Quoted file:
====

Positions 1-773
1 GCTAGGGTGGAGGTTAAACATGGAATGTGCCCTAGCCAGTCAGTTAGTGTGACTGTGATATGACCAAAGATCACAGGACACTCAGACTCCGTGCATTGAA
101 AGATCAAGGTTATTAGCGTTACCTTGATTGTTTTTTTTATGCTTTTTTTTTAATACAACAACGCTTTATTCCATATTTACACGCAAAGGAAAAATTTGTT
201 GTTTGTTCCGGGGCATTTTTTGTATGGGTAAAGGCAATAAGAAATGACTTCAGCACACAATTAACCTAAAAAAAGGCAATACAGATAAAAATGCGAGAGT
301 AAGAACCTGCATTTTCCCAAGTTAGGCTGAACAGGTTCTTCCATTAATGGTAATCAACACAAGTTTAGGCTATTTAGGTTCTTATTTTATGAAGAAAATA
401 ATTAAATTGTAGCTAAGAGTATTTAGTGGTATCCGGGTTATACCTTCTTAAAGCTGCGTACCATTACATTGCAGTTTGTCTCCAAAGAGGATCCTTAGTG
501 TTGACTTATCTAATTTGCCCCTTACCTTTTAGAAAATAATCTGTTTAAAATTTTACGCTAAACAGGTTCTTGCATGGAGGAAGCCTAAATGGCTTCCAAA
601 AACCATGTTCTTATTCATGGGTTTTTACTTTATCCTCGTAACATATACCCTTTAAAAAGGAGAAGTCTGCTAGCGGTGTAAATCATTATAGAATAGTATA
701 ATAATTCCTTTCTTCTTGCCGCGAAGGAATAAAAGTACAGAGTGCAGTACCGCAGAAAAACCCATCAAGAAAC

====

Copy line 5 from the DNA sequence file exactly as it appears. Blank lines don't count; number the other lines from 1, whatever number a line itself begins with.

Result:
301 AAGAACCTGCATTTTCCCAAGTTAGGCTGAACAGGTTCTTCCATTAATGGTAATCAACACAAGTTTAGGCTATTTAGGTTCTTATTTTATGAAGAAAATA